SPA4321 Exam 1

Aural Rehabilitation (AR)
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Terms in this set (56)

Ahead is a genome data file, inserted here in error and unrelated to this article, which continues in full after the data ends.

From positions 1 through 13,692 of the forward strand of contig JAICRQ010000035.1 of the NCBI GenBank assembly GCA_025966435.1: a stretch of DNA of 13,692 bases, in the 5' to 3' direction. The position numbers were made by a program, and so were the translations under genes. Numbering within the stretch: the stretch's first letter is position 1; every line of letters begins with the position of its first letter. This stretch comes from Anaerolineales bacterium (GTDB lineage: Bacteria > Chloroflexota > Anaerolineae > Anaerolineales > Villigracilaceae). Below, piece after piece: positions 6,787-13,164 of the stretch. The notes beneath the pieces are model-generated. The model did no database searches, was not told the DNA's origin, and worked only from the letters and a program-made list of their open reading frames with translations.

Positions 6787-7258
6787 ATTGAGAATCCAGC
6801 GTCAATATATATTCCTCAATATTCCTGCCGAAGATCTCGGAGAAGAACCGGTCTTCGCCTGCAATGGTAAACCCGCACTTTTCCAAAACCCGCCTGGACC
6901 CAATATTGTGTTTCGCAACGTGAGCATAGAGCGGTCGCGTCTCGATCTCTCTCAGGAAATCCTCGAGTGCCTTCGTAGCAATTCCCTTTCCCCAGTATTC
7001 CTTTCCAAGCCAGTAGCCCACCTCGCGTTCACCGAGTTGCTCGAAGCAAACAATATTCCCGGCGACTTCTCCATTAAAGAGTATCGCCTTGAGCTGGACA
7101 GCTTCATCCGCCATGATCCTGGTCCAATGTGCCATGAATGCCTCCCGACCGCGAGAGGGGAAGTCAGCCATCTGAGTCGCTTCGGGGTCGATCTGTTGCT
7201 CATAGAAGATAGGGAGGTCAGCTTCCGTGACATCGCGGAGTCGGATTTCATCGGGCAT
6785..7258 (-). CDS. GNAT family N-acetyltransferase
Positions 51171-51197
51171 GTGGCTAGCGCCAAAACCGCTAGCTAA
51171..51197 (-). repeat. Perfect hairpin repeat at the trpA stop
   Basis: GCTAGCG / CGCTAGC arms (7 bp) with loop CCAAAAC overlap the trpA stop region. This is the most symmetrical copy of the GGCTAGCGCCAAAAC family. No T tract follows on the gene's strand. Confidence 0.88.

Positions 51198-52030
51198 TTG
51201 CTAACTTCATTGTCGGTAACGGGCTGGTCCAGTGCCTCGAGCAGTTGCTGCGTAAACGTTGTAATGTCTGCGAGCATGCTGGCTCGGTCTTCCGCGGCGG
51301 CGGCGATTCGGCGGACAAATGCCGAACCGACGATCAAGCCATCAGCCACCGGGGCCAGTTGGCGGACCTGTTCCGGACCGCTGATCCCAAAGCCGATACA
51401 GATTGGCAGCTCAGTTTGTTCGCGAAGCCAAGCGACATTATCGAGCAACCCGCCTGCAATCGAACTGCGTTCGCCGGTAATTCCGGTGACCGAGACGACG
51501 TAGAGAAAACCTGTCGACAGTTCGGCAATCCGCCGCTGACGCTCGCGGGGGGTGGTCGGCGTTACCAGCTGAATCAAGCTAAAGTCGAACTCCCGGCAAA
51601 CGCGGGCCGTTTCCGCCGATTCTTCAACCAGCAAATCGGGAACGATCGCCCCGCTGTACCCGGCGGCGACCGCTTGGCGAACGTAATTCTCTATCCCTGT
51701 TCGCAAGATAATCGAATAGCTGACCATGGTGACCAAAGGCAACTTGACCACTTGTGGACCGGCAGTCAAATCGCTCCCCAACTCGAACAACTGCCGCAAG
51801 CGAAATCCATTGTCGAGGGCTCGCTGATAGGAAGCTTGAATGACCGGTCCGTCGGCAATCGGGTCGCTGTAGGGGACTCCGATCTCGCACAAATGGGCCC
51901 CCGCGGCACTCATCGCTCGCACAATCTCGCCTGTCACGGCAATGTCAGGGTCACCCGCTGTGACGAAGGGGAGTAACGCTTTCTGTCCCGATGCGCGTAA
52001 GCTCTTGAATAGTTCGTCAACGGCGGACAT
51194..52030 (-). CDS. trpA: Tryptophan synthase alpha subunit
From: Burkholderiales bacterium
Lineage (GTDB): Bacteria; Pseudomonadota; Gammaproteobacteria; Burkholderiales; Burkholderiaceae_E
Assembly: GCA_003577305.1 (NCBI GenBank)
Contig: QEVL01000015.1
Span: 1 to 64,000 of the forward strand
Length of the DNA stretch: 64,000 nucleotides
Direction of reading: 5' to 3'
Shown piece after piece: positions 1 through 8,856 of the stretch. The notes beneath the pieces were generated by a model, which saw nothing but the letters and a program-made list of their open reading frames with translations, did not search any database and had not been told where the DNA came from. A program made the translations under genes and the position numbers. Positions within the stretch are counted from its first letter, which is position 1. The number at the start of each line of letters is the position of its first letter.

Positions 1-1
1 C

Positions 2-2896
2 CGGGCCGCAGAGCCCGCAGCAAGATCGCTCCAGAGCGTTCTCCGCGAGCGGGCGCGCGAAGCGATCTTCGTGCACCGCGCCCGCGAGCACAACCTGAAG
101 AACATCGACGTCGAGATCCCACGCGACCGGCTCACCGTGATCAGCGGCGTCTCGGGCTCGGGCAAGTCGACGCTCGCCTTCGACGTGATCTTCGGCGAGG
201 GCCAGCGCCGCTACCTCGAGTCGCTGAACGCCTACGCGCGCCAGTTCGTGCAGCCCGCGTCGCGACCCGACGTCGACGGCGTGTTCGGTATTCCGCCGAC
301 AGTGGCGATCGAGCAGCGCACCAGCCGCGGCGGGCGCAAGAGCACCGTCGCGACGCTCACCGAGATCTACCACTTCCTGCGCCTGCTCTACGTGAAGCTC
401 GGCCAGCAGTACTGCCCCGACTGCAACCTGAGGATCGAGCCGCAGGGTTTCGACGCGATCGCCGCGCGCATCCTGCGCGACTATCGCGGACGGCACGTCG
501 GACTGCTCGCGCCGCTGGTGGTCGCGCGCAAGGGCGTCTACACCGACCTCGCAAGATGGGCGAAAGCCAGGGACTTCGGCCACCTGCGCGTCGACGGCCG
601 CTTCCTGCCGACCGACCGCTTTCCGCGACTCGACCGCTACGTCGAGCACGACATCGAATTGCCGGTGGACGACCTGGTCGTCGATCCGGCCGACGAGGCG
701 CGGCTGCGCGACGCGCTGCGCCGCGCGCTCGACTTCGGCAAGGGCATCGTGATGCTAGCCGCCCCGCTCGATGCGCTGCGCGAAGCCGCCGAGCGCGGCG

unserved populationspopulation refers to a group of patients in need of but not receiving services.underserved populationspopulation is a group of patients receiving less than ideal services.pure tone averagethe average of the thresholds at 500, 1000, and 2000 HzDegrees of Hearing Lossnormal, mild, moderate, moderately severe, severe, profoundconfiguration of hearing lossThe extent of hearing loss at each frequencysymmetrical/asymmetrical hearing losshearing loss is the same in both ears or differentBilateral hearing losshearing loss in both earsUnilateral hearing losshearing loss in one earconductive hearing lossHearing loss or impairment resulting from interference with the transmission of sound waves to the cochleasensorineural hearing losshearing loss caused by damage to the cochlea's receptor cells or to the auditory nerves; also called nerve deafnessprelingual hearing lossa type of acquired hearing loss that occurs after birth but before a child has developed languageperilingual hearing losshearing loss during language acquisitionpostlingual hearing lossacquired sometime after a child has developed languageprogressive hearing losshearing loss that increases over timesudden hearing lossSudden deafness Unexplained, rapid loss of hearing Usually affects just one ear Medical emergencyGoals of ARAlleviate the difficulties related to hearing loss Minimize its consequencesIntended Outcomes of AR- Enhanced conversational fluency - Reduced hearing-related disability - Decrease in perceived activity limitations and participation restrictionsbiopsychosocial approachan integrated approach that incorporates biological, psychological, and social-cultural levels of analysisbarriers to AR services- Many individuals who have hearing loss area unserved or underserved, in part because of: - A dearth outreach and immediate or extended support services - The attitudes of service delivery personnel - The lack of reimbursement policies for aural rehabilitation - Communication or environmental barriers - Unserved due to policy, practice, or environmental factors - Underserved because inadequately served overallGoals/outcomes to AR services- Participation in real-life, everyday activities that judged important (relevant) by the persons who participate in the intervention program - It provides specific guidelines that can be used to evaluate outcome of intervention - It recognizes that there is a very personal (subjective) dimension to what constitutes activity limitations/participation restrictions - or living well- (this can be accessed by the client1s narrative) - Living well may be defined differently by people with similar hearing lossPopulations served in AR- Infants/toddlers - Children - Adults - Older adults - Family and frequent communication partnersdisability- Health condition - Social factors - Environmental factors - Personal factorsHealth ConditionA disorder or diseaseevidence-based practiceclinical decision making that integrates the best available research with clinical expertise and patient characteristics and preferencesStages of Change Modelprecontemplation, contemplation, preparation, action, maintenancePrecontemplation stageDoes not recognize that there is a problemcontemplation stagestage of change in which people are considering changing behavior soonpreparation stageSeeks information to support the decision, looks for supportaction stageBegins to modify behaviors to address the problems she/he is experiencingmaintenance stagesustained change over time; action has started and continues indefinitelypermanent exit stageFeels comfortable with the hearing aids and knows how to handle the hearing problem, the goal of any AR programRelapseDoes not want to wear the hearing aids and struggles, gives upperson centered carea type of care that places the emphasis on the person needing care and his or her wants, needs, preferences, and valuesBiomedical model of careFocuses on physical needs and the clinical treatment of symptoms and signs of disease by medical professionals, who are viewed as the experts.biopsychosocial model of carea model of care in which the social, emotional, and psychological aspects of the patient are taken into account, as well as the patients physical status, in understanding his or her health or illness.6 elements of PCC- Empathy - Active listening - Open-ended questions and reflective conversations - Involving family and friends - Shared decision making - Understanding needs and preferenceshealthy literacyA person's capacity to learn about and understand basic health information and services and use these resources to promote his or her health and wellness.literacythe ability to read and writecultural knowledgeInformation, skills, attitudes, conceptions, beliefs, values, and other mental components of culture that people socially learn during enculturation.conceptual knowledgeknowledge that enables people to recognize objects and events and to make inferences about their propertieshealth knowledgeThe information and understanding a person has about healthhealth statusAn individual's or a population's overall health, taking into account various aspects such as life expectancy, amount of disability and levels of disease risk factors.cultural competencethe ability to interact effectively with people of different culturesPrint literacyThe ability to comprehend and create a variety of written texts, encompassing knowledge of grammar, vocabulary and discourse features alongside reading and writing skills.Oral literacyAbility to speak and listen effectivelyNumeracythe ability to understand and work with numbers